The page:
Friday, February 9, 2024

PA Kellys Run Preserve

Close to home today, I hiked the four-mile loop at Kellys Run Nature Preserve in Holtwood, PA. The past week of failing forests has really saddened me and I needed this hike to work out the sads and the mads. 


Kellys Run is hands down one of the most popular preserves located along the Susquehanna River in southern Lancaster County, PA. I met only two other people out early - and their leashed dogs (thank you!). The mature and thriving Oak-Hickory forest here provided much needed contrast to the declining forests of earlier in the week.  Today's loop hike combined the blue blazed trail & orange blazed Conestoga trail with the red blazed connector trail. My hiking stick came in handy many times today since all the creek crossings are 'wet-footed' and the trail turned out to have some ice on it.

A healthy woodland

We crossed the high meadow on the bluff and down the hill to the old paved road. The sky was so blue and the air warming up so fast that I forgot it was gloomy ole' February still.  After two weeks of non- stop work (at two jobs) this hike felt more like an act of resistance than a much needed break. Gosh, how I am aching to return to the long trails and truck camping with Amos. End-of-winter affects me this way. I ache for things I haven't done in a while. I miss the people I've not seen lately. I get restless.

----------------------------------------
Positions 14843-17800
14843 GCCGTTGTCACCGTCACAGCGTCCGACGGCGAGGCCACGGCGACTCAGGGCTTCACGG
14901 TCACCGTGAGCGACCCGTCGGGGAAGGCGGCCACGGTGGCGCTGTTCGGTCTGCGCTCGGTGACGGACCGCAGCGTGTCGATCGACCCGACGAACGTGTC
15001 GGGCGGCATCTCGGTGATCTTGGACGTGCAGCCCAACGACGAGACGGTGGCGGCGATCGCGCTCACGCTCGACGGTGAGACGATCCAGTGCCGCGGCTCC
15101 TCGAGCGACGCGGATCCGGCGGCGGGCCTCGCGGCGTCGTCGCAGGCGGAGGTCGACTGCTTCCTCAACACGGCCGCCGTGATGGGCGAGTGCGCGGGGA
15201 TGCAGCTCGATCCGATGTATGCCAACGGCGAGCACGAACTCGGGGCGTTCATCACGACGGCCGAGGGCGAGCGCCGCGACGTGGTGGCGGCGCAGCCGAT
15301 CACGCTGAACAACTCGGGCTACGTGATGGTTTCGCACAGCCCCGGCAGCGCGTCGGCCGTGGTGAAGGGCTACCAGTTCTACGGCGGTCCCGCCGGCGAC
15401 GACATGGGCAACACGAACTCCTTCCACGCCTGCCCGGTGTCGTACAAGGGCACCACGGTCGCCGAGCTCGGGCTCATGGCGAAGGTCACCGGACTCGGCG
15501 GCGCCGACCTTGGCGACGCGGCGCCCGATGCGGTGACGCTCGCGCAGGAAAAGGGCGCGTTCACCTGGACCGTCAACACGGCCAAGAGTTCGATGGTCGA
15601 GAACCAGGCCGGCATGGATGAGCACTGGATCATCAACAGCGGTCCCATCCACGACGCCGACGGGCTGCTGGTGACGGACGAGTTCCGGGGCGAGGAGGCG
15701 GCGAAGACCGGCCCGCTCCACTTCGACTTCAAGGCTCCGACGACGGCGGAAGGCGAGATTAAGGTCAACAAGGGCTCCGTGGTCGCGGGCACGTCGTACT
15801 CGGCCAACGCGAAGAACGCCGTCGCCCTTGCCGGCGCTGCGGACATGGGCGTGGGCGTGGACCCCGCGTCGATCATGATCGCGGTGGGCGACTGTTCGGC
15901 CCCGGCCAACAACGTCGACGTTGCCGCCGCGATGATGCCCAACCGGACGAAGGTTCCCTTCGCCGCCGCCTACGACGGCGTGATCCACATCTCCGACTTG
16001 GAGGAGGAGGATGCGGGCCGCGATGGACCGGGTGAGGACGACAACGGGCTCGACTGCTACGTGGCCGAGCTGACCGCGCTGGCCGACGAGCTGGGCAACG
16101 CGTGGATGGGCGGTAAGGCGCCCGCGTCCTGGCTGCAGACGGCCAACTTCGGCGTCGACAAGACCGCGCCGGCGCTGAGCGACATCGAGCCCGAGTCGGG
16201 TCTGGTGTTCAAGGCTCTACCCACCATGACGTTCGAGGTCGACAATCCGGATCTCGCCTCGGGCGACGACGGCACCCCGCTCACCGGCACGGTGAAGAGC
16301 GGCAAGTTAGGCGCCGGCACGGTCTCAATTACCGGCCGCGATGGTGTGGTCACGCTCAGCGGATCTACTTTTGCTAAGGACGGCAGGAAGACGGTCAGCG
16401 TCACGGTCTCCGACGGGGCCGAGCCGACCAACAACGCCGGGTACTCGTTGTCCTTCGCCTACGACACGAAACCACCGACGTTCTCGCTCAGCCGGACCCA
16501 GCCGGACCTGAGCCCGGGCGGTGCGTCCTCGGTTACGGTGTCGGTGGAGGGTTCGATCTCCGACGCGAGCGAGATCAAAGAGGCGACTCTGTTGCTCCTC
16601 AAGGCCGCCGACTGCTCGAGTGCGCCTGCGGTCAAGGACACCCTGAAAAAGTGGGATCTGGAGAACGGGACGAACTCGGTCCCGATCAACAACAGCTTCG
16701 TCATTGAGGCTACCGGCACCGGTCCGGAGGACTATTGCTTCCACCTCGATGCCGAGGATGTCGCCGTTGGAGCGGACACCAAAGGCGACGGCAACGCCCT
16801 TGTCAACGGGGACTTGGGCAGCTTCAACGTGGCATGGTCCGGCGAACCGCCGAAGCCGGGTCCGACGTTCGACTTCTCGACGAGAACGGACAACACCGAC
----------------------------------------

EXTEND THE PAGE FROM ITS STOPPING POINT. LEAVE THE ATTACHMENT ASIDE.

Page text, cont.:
February is when I look for loud colors and listen for bright sounds. More than at any other time of the year, I push back against schedules and workloads in sometimes desperate efforts to find new ground, explore new things.  Its my spring mental cycle; don't worry, I'm not quitting my jobs. Cabin fever? I can hike a little more defiantly, but will also stop a hike and turn around if winter conditions warrant it. 

Abandoned Holtwood Road

Deckless but still a beauty

Kellys Run ravine

I can't say that this loop lends itself to one of our more pedestrian strolls.  We crossed the mouth of Kellys Run at the bottom of the hill and began our ascent up the ravine with not a soul in sight. The solitude was matched by the ruggedness of the trail and I was glad I had decided to spend a whole hour on my morning yoga as I was bending, stretching, and reaching every which way. 

One of many cascades

I try to do this loop every February and some years I can't complete it due to dangerous trail conditions. I note the hike in my journal and compare it past years. One year ice was so thick on the old Holtwood Road I never made it to the creek. Another year I made it halfway up the ravine before the trail became quite dangerous for me and my dog. This year it is open - though at times still icy - from the very start of the ascent. It was nice to focus only on the next step, securing the best handhold, and enjoying the slow progression up the boulder path. 

Rock Polypody Fern